Steely attitude remains Ravens: Rod Woodson has had lots of practice keeping his emotions under control, so he doesn't foresee any problems when his old Steelers teammates visit.

September 02, 1998|By Mike Preston | Mike Preston,SUN STAFF

The regular-season opener is only four days away, but Rod Woodson is calm about playing against his former team -- for which he earned All-Pro recognition -- and the city where he still resides.

No butterflies. No sweaty palms. No shortness of breath.

It's just the Pittsburgh Steelers, for whom Woodson spent 10 seasons at cornerback. And so what if he is the franchise's record-holder for punt returns, punt-return yards, kickoff returns and kickoff-return yards?

It's just the Steelers, for whom Woodson had 38 career interceptions and was a frequent MVP, not to mention being named to the NFL's 75th anniversary team while wearing black and gold.

"I got this old saying that you don't get too high with the highs and you don't get too low with the lows," said Woodson, 33. "Opening day with the Steelers is going to be fun and exciting, but so are the other 15 games.

"At certain positions, you can let the adrenalin flow, get wild and crazy. Not at cornerback. You get that way, and six points are on the board. I didn't get this far in my career by being panicky."

It's his style, attitude and leadership that pushed the Ravens to sign him to an $11.5 million, four-year contract last February. Team officials want him to share his approach with his inexperienced peers in the secondary.

Thus far, it's working, and the Ravens are sold on Woodson.

"When I was with San Francisco, guys like Ronnie Lott, Jerry Rice and Joe Montana had a certain air about them," said Ravens defensive coordinator Marvin Lewis. "Rod has the same presence.

"Despite all his accomplishments, he is very approachable. He gives us stability and leadership back there, something we needed more of. He's not going to panic under any situation."

"He's just a veteran guy who knows what it takes to get there. He's been there," said middle linebacker Ray Lewis. "He gives the defensive coordinator a lot of comfort because he can sit back, run blitzes and know he has a good cover guy back there, one of the best. Rod lets us be football players again."

It would be understandable if Woodson were a little edgy about Sunday's game. One of his best friends and workout partners during the off-season is Steelers defensive back Carnell Lake. Woodson, his wife and four children live in Gibsonia, a suburb of Pittsburgh, and Woodson still owns a restaurant in the area.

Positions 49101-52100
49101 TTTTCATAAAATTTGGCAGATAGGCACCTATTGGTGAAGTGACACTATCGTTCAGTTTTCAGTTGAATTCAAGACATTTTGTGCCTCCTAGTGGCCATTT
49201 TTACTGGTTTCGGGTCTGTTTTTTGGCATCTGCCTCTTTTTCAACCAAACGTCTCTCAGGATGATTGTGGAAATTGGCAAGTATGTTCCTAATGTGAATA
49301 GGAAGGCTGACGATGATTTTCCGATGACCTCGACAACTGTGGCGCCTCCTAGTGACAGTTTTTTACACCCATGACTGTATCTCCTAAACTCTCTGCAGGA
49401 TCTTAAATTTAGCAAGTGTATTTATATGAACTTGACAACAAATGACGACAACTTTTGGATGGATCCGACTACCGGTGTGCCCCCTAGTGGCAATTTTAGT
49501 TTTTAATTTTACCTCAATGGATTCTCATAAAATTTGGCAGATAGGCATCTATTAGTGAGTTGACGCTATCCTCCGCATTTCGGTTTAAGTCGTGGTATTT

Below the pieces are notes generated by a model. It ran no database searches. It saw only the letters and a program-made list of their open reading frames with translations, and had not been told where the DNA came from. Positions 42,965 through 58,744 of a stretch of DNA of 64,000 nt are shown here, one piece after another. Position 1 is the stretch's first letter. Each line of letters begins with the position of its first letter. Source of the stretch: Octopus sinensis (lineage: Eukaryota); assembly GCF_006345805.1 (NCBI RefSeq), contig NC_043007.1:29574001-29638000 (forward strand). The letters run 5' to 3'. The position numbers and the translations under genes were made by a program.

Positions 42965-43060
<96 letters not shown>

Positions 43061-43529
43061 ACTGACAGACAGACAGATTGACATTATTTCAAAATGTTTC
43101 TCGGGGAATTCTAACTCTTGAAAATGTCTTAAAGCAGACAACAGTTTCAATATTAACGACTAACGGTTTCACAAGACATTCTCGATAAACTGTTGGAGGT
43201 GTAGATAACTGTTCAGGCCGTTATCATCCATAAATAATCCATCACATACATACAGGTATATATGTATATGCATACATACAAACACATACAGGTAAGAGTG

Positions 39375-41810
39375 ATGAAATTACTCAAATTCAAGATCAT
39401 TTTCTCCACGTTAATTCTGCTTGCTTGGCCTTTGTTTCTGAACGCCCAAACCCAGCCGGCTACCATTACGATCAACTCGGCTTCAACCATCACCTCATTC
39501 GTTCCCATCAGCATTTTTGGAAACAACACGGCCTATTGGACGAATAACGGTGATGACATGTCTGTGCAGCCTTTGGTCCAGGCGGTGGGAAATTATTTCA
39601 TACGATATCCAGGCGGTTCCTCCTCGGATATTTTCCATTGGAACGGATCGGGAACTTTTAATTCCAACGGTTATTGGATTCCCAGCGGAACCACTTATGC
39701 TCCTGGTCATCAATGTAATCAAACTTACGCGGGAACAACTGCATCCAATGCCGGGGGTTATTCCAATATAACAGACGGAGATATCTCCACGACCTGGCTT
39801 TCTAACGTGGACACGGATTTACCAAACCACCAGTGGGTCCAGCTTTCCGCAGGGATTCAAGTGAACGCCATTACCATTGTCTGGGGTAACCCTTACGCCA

He isn't bitter about his departure from the Steelers, but he's been irritated by comments from Tom Donahoe, Pittsburgh's director of football operations. During the early months of free agency, Donahoe was asked if the Steelers might be interested in several former players, such as Woodson and outside linebacker Kevin Greene.

Donahoe replied: "We're not the Salvation Army."

"I don't dislike him as a person. I think he's a good person," said Woodson, who turned down a back-loaded, four-year, $7 million contract offer by the Steelers after the 1996 season.

"He's done some good things in this league. But I don't approve of the way he's criticized former Steelers for going out, trying to make the most money they can.

"This past year, he had the opportunity to go to Seattle to make more money. He went out for a visit, then came back and met with the Rooneys and got a pay raise. He believes players are expendable. You can't keep losing Pro Bowler, Pro Bowler, Pro Bowler every year. Eventually, it catches up with you.

"Those personal comments in the papers about players, that bothers me. His comments were totally unnecessary and unprofessional."

Marvin Lewis kept in contact with Woodson while he played with the 49ers last year. Lewis disagrees with those who say Woodson has not played well since tearing the anterior cruciate ligament in his right knee in the 1995 season opener.

Woodson had 60 tackles last season, 45 solo. He had three interceptions and defended 23 passes, forced one fumble and recovered another. He also had 11 penalties, several for holding, which might have been an indication he was getting beaten consistently.

"He got a bad rap, and it was undeserved. I watched film, saw him get beat long one time," said Lewis. "He wasn't used properly. Basically, he was asked to play as a run-off, or run sideways with a receiver. In the past, he would square up with a receiver, then turn and run. It makes a difference."

Woodson is back in a familiar system and close to his family in Pittsburgh, two major reasons why he signed with the Ravens.

There is nothing more important to Woodson than family. As the youngest of three boys growing up in Fort Wayne, Ind., he watched groups such as the Ku Klux Klan and the Black Panthers try to tear his family apart.

Woodson's father was black. His mother is white.

He remembers his mother once getting hit in the head from behind and lying unconscious for hours, with part of her body in the street, as people walked by, with no one stopping to help.

He remembers threatening phone calls late at night and being called "zebra" by classmates in grade school.

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